It was a short step from there to the Commons. By November 1952, Lord Goddard was echoing his comments in parliament.
"It is obvious," he said, "that the police now, as a matter of routine, demand the production of national registration indemnity cards whenever they stop or interrogate a motorist for whatever cause.
"Of course, if they are looking for a stolen car or have reason to believe that a particular motorist is engaged in committing a crime, that is one thing, but to demand a national registration identity card from all and sundry, for instance, from a lady who may leave her car outside a shop longer than she should, or some trivial matter of that sort, is wholly unreasonable."
The similarities to today, with local authorities using counter-terrorism powers to put families under surveillance to see if they are in the correct school catchment area, are obvious. Powers tend to seep.
"When they lost, the police were very upset," says Dr Angela Sasse, a lecturer in computer science at University College London and a former specialist advisor to the Home Office committee's inquiry into ID cards.
"A Times article said the cards were for wartime, that they even had a place so long as there was rationing, but that those arguments were now gone. The only point by that stage was for authorities to follow people around, to track people's movement."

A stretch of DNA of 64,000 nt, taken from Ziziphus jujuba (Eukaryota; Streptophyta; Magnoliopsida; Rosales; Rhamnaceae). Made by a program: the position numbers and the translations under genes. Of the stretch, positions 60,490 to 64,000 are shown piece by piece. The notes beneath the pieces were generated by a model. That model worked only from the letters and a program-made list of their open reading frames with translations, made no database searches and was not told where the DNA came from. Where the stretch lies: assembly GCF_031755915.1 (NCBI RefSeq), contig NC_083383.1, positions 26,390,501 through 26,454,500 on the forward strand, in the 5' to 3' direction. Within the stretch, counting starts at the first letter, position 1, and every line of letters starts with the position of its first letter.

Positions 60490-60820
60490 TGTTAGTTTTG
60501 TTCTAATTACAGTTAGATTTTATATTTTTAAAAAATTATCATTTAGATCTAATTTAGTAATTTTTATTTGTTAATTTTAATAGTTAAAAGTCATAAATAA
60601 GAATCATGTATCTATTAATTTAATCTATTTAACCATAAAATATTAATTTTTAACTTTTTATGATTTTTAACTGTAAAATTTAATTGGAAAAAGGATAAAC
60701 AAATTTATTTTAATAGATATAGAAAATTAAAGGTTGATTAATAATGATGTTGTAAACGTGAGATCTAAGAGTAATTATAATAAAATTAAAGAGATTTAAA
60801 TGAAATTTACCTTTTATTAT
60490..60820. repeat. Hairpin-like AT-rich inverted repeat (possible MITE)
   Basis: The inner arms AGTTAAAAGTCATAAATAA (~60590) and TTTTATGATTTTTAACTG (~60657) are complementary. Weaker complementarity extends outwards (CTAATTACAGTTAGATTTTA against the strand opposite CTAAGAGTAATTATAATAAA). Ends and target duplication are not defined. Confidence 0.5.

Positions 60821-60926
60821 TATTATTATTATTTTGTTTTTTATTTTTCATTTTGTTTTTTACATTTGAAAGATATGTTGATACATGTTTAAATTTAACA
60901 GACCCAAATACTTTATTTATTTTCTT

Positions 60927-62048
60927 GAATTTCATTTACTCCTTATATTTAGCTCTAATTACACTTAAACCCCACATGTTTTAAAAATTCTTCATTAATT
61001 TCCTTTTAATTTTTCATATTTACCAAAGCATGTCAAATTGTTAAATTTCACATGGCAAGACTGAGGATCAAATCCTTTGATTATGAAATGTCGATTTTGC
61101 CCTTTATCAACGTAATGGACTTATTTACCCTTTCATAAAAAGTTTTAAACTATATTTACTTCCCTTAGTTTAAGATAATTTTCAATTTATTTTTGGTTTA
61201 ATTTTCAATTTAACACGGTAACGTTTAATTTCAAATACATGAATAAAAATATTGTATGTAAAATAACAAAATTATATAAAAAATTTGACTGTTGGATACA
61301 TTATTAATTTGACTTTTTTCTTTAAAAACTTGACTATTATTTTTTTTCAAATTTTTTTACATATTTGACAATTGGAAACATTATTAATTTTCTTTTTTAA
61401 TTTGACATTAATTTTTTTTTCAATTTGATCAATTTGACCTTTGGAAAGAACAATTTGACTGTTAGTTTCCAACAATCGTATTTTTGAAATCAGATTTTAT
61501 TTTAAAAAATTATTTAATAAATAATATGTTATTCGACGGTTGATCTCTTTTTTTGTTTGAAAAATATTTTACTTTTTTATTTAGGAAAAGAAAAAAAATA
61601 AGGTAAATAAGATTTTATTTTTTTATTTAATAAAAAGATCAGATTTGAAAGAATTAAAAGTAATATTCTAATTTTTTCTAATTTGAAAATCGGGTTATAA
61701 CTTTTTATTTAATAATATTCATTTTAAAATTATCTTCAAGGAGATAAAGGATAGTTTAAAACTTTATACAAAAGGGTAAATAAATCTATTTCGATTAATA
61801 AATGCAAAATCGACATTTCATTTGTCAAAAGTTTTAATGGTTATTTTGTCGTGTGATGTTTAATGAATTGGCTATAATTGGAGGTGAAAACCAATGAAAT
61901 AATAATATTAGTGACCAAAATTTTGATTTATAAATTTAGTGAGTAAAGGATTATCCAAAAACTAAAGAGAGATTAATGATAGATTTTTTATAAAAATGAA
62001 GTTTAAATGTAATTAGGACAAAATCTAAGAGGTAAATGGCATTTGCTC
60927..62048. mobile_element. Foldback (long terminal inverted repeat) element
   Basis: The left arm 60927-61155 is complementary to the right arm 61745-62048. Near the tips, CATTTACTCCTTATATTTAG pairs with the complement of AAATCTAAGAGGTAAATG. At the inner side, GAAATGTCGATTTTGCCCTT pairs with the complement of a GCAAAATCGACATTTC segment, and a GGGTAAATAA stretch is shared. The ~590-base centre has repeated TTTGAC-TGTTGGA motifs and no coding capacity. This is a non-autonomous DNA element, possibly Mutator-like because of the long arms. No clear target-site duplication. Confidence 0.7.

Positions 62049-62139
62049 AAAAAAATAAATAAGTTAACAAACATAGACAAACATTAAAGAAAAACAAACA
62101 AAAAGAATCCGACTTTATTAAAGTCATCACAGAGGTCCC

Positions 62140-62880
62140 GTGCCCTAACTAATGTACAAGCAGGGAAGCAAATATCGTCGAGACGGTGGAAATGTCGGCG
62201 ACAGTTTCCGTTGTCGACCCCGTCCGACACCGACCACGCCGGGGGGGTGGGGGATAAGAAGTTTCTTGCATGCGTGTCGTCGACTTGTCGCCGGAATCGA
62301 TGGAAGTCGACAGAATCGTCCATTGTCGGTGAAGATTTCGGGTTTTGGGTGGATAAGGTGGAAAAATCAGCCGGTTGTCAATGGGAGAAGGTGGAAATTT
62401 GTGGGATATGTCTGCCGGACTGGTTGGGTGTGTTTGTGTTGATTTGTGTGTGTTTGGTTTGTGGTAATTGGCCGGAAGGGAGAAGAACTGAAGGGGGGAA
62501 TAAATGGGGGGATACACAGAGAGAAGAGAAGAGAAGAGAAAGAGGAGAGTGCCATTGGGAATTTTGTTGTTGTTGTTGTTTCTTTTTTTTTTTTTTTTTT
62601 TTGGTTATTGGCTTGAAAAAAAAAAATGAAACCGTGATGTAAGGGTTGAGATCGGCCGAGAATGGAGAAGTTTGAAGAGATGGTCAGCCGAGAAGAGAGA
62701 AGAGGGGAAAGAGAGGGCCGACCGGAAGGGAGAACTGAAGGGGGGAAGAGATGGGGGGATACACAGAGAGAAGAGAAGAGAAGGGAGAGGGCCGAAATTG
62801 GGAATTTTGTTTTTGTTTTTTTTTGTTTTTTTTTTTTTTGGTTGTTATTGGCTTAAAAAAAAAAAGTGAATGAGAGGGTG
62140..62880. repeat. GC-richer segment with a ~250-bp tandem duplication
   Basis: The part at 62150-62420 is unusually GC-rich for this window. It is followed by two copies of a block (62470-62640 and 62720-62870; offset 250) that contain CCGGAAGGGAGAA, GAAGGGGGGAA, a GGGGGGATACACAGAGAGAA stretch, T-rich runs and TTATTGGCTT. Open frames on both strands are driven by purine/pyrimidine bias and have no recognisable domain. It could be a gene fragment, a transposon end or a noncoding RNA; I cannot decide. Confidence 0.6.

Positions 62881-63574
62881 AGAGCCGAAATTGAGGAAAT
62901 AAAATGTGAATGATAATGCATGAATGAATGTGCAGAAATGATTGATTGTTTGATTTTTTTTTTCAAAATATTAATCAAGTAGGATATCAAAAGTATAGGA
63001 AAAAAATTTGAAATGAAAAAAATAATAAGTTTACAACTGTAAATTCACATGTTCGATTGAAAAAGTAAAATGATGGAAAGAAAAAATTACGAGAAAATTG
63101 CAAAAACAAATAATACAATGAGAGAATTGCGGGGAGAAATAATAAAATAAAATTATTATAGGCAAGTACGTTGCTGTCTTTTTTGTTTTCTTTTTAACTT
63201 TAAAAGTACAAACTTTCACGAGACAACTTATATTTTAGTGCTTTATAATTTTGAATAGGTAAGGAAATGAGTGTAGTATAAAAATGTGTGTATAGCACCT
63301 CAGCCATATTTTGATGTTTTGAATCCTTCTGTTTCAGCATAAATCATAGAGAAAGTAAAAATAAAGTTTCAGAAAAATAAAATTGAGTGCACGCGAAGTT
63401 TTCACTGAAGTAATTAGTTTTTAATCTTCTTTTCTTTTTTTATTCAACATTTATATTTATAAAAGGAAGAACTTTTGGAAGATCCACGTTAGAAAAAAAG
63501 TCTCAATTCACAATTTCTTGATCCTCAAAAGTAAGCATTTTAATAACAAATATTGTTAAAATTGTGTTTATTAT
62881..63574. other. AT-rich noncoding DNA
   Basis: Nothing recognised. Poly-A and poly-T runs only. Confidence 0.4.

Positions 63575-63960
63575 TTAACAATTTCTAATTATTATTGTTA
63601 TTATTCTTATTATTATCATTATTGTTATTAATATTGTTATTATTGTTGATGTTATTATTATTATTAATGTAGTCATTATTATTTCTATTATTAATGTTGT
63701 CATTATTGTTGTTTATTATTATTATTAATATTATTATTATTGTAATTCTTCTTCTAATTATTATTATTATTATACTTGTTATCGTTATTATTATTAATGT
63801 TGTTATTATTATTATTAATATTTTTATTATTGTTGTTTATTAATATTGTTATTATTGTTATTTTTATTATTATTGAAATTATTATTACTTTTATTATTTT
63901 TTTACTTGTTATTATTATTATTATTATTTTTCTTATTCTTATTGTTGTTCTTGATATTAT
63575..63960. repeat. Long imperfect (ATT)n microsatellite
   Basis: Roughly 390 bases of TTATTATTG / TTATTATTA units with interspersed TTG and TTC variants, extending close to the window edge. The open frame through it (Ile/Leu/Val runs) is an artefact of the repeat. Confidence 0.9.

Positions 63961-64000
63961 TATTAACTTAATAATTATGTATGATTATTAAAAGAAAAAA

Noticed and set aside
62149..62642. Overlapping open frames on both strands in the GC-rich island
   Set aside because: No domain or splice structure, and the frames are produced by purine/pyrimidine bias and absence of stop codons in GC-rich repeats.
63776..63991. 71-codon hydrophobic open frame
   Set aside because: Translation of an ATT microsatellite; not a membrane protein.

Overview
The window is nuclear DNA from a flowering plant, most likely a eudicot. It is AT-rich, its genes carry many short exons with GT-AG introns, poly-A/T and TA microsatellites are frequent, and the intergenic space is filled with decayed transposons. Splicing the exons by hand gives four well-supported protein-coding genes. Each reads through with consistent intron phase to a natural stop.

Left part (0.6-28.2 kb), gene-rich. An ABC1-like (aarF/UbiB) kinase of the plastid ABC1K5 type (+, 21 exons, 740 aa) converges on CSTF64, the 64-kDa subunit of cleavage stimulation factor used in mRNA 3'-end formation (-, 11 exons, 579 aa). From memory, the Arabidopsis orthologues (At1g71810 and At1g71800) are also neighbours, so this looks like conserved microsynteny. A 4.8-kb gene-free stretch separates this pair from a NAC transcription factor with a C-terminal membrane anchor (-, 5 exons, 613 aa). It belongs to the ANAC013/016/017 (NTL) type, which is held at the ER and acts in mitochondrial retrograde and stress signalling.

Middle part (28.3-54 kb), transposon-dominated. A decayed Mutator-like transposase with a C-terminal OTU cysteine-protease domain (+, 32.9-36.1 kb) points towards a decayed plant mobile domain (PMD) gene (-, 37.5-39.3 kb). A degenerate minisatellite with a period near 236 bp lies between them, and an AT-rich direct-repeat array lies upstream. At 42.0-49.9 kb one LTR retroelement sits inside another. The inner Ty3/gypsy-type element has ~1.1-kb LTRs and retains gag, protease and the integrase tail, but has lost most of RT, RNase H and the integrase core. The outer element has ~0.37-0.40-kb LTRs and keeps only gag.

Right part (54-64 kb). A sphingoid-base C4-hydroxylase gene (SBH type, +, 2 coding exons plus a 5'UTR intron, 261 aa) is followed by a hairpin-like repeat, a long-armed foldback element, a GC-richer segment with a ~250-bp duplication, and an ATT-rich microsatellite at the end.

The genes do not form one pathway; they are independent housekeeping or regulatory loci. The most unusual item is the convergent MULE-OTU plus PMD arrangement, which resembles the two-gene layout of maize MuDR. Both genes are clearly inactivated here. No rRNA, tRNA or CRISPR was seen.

But the British political establishment never entirely supported their abolition. We're used to hearing home secretaries and prime minister endlessly advance their merits, but the concept of ID cards never truly went away. In 1989 there was a debate in the Commons on a bill introducing them. In 1995, John Major - then prime minister - issued a consultation paper on the subject, but buckled after he saw the extent of Cabinet opposition. Europe, for what it is worth, has identity cards, although their form differs depending on the country.
But with the advent of advanced biometric technology and the push for a centralised identity database, the current ID card programme is fundamentally different to what came before.
"The national ID register they're proposing is a big jump from what there was previously to now," Sasse says.
Higgs agrees. "They've always come up during wartime," he points out. "There was a sort of registration system in the first world war. Then the cards in the second world war. This system is quite unusual in that there isn't a war.
"The other difference is that the card will contain biometrics. That's totally different. In the second world war, they didn't even have a photo."
What does the story of Britain's first relationship with ID cards tell us? There are two important lessons. Firstly, the view that police will begin to routinely use powers given to them for very specific purposes for areas we hadn't intended is substantially vindicated by the historical data.
Secondly, there appears to be something uniquely unnatural about the combination of identity cards and Great Britain. The continent never took such great offence at the imposition of identity cards, nor mandatory local authority registration. Even today, Europeans visiting the UK struggle to understand the depth of passion aroused by the mere idea. But in Britain, where the concept of privacy is so pervasive and innate as a national characteristic, the cards entail something else entirely. If ID cards are finally introduced, the government will find considerable opposition, even rebellion. The question is, will it make any difference?